Wins added: 2.17, plus the pick
Wins traded: 2.87
Net: -.7 wins, plus the 2nd round pick
I'm by no means a numbers man. Ask anybody that has had a Hall of Fame discussion with me, and they'll tell you as much.
You need to find somewhere to start to assess this trade, though, so I went with Estimated Wins Added. The statistic was developed by the great John Hollinger, and it manipulates Player Efficiency Rating -- another "Hollinger" stat -- into churning out a precise amount of wins a player adds to his team.
Now, since EWA is derived from PER, we're not taking chemistry or defense into account, two of the bigger factors in this trade. But when focusing on individual returns on offense, you get the following ranking:
1. Knicks, +3.97 wins
2. T-Wolves, -0.70 wins
3. Nuggets, -2.82 wins
If you're reading this, I doubt you care much about how Minnesota made out in this deal, so we'll ax them from here forward.
There are a trio of other factors you need to look at. First, is what we'll call the Melo effect.
Our two case studies are Stoudemire and Fields, the two remaining starters from the pre-Melo Knicks. We'll oversimplify here, and compare the two players stats from 2010-11 to 2011-12, giving them 20-ish games of adjustment time:
|PPG: 25.3||PPG: 18.2|
|RPG: 8.2||RPG: 8.1|
|PER: 25.3||PER: 18.2|
|EWA/82 games: 16.93||EWA/82 games: 7.83|
|PPG: 9.7||PPG: 10.1|
|RPG: 6.4||RPG: 3.9|
|PER: 13.5||PER: 13.0|
|EWA/82 games: 3.40||EWA/82 games: 2.93|
Watching Fields this season, it seems apparent that he's adjusting to life with Anthony in the lineup. His best games have come since Anthony's injury, but the shell of himself we saw at the end of last season looks like it's in the past.
For Stoudemire, you can certainly argue the lack of a reliable Knicks point guard has hurt him statistically. But can that account for such a dip in EWA? You have to point to Anthony's addition, and the uncomfortability Stoudemire has had since, as a factor. So we need to discount Stoudemire's slump from the Knicks' haul.
Next, you have to look at what the Nuggets and Knicks were able to do, cap-wise, after the trade. The Knicks are simple: Anthony's and Billups' contracts handcuffed them, preventing them from doing much of anything in the offseason. Management opted to use the coveted amnesty clause on Billups to acquire Chandler. Several years from now, that might look like a bad move considering Billups was in his contract year, and the amount of risky long-term deals the Knicks have on the books.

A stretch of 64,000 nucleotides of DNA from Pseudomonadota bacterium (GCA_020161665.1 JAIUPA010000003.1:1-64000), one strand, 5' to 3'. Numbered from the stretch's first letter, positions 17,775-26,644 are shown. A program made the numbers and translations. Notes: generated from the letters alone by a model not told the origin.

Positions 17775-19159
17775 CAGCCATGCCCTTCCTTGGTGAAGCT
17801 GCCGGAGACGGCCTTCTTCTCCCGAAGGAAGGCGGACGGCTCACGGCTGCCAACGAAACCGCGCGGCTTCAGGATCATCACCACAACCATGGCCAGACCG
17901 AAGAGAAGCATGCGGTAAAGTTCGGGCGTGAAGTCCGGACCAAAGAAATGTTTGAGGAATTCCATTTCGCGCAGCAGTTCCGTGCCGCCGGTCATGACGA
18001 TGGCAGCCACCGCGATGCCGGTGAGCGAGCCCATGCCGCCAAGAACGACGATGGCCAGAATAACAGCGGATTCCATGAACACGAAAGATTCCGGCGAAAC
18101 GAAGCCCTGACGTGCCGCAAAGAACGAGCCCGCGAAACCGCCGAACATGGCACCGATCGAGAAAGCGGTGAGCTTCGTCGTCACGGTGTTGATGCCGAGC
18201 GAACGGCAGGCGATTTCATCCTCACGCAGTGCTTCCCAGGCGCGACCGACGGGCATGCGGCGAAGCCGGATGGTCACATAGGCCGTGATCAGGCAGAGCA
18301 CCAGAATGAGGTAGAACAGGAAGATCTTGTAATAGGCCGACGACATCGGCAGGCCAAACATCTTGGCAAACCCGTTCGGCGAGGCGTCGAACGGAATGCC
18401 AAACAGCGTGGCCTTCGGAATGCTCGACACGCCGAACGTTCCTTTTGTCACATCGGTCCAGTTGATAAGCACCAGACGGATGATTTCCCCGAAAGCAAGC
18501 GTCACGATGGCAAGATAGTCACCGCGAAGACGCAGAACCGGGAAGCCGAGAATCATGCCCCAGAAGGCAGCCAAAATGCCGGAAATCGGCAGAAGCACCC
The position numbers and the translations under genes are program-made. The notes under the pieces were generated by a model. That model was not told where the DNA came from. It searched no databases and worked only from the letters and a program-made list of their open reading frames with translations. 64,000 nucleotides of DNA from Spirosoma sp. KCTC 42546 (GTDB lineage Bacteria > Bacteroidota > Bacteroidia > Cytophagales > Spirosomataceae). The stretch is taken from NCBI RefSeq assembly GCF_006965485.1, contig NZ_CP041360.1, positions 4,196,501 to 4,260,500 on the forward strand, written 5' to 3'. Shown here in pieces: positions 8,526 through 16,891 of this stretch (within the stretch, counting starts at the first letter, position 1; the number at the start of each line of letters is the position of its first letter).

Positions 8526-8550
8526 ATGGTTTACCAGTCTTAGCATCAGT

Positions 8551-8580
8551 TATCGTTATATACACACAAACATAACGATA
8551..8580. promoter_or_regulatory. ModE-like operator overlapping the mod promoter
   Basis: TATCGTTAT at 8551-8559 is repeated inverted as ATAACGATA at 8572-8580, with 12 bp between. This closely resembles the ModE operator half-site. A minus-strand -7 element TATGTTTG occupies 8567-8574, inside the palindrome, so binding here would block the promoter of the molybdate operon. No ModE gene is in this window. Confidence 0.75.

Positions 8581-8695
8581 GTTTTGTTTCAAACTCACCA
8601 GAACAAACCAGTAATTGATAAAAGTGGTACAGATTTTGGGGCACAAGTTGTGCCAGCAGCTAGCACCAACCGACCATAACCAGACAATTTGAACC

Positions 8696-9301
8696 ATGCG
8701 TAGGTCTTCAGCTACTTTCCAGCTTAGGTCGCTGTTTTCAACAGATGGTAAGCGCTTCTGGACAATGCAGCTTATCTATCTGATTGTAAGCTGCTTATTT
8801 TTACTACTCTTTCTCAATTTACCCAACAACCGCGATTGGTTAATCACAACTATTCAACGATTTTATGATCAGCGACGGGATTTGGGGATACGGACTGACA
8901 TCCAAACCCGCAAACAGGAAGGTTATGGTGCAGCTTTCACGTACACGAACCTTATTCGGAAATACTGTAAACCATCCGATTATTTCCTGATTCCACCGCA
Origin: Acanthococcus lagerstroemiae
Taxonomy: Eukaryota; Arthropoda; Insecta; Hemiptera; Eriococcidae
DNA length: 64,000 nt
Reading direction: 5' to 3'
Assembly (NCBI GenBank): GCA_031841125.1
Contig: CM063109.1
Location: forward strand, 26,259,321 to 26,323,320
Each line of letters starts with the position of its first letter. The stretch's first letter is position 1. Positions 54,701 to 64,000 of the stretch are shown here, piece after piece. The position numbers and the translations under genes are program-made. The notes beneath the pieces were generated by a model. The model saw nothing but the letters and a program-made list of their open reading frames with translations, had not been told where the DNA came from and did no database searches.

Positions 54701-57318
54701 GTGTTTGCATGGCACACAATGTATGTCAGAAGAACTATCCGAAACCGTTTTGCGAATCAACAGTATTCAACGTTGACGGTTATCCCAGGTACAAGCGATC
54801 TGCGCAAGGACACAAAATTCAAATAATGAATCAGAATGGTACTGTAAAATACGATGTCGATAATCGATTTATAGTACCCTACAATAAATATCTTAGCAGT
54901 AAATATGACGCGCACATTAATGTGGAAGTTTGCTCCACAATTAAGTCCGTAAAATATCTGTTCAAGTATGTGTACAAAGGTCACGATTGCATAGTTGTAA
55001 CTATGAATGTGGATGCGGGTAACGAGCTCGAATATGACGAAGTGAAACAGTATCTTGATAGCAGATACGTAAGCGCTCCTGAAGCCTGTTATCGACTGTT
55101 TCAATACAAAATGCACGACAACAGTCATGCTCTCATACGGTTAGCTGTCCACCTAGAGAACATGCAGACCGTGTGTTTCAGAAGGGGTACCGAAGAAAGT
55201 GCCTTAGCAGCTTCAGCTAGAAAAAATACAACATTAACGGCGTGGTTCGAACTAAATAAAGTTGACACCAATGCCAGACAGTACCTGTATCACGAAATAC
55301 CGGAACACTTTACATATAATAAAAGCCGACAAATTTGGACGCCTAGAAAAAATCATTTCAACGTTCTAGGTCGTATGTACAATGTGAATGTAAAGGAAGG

On the flip side, Denver opened up the necessary money to bring back both Nene and Arron Afflalo, two key cogs in their rotation. Obviously, this money would have opened up had Anthony not re-signed in the offseason, but it is still a product of Melo's exit.
Finally, we've got to address the draft picks each team gave up. The Nuggets netted a future first and second round pick. The Knicks gave up a trio of picks: two second rounders, and one first rounder. Those picks are immeasurable right now for two reasons: we don't know just how good that New York first rounder will be (lottery? No. 27?), and we obviously don't know how those picks will pan out. Still you have to figure at least one of those three picks will wind up being at least a rotation player, which is another positive for Denver.
So who is our winner? Analytically, it looks like the Knicks. Their EWA increased by close to four wins, and Anthony has far-and-away produced the biggest returns of any player in the deal.
The eyeball test, conversely, suggests the Nuggets won big, based on their improved record, the draft picks they acquired, and the friendly contract they picked up (Gallinari is a bargain for what he brings to the table.)
The verdict is a cop out, but it's the only answer: it's still too early to tell. Gallinari has the potential to be a future All-Star, but did Denver get much else out of this deal? Will Chandler ever pan out as a reliable forward? Yeah, the addition of Miller has been great, but he's a short-term solution . . . with the Thunder, Clippers, Spurs and Mavericks in the conference, are the Nuggets really good enough to compete for the West title?
On the flip side, three things will resonate from this trade. The first is obvious: can Melo jell with Amar'e on offense to the point that the Knicks can compete with the Heat? So far: no way. With a point guard, we'll have to see. Next, the amnesty decision. Unfortunately, we only have "What ifs?" to measure this, but what if Stoudemire breaks down physically? What if the Knicks had held on to Billups this year and made a run at Dwight Howard or Deron Williams in the offseason? And of course, finally, the draft picks. The Knicks haven't been players in the draft for a long, long time, and it has kept them from developing into a relevant team in the East. Dealing a trio of picks, including a first rounder, only figures to extend that.
What is for sure is that for the Knicks, the next three weeks will tell a lot. With a D'Antoni point guard running the offense, it will become apparent whether Anthony, Stoudemire and Chandler can form a cohesive, intimidating front line, or if Anthony's style isn't a match with Stoudemire, again pushing the Knicks back in their road to return to relevancy in the East.